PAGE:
A Q&A with Kyung Bae, Psychotherapist, ATR & Counselor
For Kyung Bae, art is more than a pastime. It’s an essential therapeutic tool to nurture the emotional, physical, and spiritual well-being of older adults. A certified art therapist, Kyung found the perfect place to pursue her vocation when she started working at United Hebrew of New Rochelle over three years ago. Not only does the leadership understand the importance of art therapy in senior care, Kyung says, “but they also let me be independent and creative—and I love that!”
Prior to joining United Hebrew, Kyung worked as an education consultant. After making a career change to pursue a master’s degree in art therapy, Kyung completed an internship where she worked with older adults. She found great fulfillment through the program, and then decided to launch her new career at United Hebrew. For Kyung, going to work every day at United Hebrew meant “being surrounded by kindness in a place where family members know their loved ones are taken care of so well.”
At United Hebrew, art is integrated into its robust recreation program to keep residents engaged and motivated. As Kyung explains, “Art therapy supports both verbal and non-verbal communication for older adults, especially for those suffering from cognitive issues like dementia. As speech becomes limited, art is a means to express emotion and communicate.”
The act of creating helps reduce loneliness, isolation, and anxiety, and by doing so, aids in the healing process for those who suffer from illness. Done in groups and individually, art therapy inspires thought, emotion, and conversation.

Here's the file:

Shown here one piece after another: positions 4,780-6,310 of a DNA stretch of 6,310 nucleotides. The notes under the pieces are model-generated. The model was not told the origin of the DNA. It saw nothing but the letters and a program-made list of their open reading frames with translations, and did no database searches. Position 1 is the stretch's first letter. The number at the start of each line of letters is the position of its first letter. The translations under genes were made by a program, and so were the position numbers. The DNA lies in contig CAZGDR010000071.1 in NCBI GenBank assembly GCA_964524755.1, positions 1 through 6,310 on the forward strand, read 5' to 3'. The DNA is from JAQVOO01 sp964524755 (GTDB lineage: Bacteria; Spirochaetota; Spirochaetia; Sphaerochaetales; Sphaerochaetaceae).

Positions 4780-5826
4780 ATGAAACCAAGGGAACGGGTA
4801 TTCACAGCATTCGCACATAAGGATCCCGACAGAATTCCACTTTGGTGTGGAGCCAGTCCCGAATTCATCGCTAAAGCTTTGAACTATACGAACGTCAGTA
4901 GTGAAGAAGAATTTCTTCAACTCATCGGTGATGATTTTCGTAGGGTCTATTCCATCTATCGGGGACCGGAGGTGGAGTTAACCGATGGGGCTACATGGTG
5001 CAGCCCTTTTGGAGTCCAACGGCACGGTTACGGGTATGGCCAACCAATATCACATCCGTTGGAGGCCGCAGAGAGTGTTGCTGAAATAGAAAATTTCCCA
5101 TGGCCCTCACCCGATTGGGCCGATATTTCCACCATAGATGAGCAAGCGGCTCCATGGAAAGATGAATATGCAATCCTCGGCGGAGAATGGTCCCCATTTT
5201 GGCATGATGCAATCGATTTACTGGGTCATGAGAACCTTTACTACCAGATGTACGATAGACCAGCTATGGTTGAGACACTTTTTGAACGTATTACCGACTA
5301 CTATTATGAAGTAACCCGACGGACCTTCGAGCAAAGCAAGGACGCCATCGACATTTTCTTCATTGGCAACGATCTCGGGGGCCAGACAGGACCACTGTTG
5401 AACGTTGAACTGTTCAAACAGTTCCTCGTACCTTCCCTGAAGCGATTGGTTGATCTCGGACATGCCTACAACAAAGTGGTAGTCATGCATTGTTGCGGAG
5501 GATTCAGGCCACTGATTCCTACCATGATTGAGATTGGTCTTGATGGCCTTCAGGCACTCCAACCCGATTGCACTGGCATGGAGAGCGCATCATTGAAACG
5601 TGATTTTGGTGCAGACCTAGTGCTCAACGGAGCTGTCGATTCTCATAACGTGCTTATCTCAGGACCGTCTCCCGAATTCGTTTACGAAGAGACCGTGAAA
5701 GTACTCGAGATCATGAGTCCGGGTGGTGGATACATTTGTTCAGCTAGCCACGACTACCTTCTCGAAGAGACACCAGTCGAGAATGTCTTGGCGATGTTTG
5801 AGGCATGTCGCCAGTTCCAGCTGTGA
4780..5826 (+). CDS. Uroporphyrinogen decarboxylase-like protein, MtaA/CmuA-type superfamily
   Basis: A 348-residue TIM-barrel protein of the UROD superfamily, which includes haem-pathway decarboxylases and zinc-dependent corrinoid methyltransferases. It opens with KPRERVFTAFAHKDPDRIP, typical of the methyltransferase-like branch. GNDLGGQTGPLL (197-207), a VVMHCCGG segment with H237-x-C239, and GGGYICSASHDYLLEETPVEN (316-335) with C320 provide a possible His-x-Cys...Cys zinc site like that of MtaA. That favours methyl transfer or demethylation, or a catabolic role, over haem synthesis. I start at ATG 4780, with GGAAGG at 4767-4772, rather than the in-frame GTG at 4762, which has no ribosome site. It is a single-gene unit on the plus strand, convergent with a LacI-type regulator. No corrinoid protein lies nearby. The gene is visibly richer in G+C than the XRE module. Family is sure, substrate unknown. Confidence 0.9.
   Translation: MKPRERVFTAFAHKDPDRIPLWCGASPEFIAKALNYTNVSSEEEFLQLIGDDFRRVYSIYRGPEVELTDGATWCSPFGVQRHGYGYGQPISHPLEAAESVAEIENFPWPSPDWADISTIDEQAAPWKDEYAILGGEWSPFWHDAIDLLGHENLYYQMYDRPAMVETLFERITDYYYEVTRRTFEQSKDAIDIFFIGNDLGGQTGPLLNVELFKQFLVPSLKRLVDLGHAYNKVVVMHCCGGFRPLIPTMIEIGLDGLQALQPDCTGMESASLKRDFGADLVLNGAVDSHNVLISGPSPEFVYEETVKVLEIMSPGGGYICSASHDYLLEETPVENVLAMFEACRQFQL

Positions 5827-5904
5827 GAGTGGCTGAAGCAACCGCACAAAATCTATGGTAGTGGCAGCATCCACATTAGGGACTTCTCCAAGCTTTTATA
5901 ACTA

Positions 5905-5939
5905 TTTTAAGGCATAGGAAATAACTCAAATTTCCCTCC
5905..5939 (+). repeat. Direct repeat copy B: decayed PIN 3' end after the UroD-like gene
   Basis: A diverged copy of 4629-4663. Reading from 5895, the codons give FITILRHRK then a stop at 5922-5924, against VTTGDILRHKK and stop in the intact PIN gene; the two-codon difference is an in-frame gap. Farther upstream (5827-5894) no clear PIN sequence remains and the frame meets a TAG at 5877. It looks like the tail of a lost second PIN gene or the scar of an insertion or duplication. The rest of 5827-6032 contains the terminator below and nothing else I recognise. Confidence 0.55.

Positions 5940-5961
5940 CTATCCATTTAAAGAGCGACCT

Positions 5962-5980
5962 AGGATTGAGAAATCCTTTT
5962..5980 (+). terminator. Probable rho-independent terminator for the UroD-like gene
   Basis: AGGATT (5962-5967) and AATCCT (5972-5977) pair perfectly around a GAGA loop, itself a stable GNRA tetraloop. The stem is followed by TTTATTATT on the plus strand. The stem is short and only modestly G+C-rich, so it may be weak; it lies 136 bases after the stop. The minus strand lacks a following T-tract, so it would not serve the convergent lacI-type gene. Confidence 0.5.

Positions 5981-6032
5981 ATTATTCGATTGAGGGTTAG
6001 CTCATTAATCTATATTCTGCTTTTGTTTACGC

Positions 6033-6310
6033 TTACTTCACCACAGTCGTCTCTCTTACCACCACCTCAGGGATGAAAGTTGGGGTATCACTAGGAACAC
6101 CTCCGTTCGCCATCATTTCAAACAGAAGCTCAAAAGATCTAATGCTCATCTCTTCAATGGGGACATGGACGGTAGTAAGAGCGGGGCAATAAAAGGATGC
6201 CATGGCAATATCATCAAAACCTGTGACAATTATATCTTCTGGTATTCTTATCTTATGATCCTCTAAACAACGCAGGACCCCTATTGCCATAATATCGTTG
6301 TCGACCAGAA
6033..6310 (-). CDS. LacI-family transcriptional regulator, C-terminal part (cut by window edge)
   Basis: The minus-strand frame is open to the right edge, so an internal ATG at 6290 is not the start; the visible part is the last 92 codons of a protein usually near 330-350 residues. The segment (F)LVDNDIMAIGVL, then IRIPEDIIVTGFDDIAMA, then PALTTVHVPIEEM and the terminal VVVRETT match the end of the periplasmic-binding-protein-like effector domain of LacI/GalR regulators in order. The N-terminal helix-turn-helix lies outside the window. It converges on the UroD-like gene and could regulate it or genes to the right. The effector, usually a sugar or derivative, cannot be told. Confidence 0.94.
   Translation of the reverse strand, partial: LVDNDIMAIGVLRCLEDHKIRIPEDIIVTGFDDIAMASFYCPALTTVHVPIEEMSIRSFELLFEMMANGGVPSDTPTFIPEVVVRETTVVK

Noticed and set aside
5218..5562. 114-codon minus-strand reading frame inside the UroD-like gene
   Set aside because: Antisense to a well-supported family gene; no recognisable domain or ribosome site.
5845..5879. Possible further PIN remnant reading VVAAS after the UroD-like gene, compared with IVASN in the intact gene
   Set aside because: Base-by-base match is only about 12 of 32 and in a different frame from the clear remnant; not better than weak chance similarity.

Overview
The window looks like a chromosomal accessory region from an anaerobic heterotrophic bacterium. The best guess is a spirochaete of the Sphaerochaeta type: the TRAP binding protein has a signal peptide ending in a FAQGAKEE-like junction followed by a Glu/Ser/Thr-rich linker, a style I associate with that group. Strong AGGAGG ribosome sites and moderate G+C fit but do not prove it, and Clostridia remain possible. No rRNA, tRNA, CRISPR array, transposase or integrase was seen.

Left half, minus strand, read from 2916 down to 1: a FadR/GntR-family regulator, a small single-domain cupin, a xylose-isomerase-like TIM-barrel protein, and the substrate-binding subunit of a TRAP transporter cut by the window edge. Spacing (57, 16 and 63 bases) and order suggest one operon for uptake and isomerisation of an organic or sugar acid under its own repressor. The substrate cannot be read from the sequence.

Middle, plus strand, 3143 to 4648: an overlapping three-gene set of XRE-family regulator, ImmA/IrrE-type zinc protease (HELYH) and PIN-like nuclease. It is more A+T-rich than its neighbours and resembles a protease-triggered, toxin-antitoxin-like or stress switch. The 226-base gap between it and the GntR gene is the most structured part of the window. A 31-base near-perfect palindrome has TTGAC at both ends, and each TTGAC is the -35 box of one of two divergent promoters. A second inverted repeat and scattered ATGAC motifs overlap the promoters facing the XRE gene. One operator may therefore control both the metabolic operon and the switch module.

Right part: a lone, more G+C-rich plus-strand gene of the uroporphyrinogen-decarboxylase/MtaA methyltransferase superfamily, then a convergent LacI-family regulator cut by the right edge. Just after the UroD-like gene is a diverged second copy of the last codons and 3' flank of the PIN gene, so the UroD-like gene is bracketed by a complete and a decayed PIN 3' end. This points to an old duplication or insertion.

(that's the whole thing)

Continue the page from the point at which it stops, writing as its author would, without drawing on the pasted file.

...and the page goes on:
“I usually give the group a topic to draw and then everyone interprets that as they like,” says Kyung. “When we’re finished, we talk about what each person’s drawings represents. You’d be surprised at how what a drawing tells us about the artist’s characteristics. We learn about what’s important to them, and understand more about their past and family histories through their art.” Kyung also leads other therapeutic activities that include cognitive games, exercise programs, and music.
During the pandemic, the art therapy program was even more critical. “It helped to reduce a lot of the stress at that time,” says Kyung. Even residents who faced physical or motor skills challenges were able to participate. Kyung remembers a resident who first struggled to even hold a pencil or marker. With patient support and practice, she now loves to draw every day.
With the heart of an artist and the soul of a caregiver, Kyung found the career fulfillment she was seeking when she sees residents finding pathways to communicate through their art.
She’s also grateful for the kind and supportive atmosphere at United Hebrew—a point of pride for all.
“Our residents are thrilled and proud to have their families visit. They want them to see all they do here and how nice their home is here,” she says.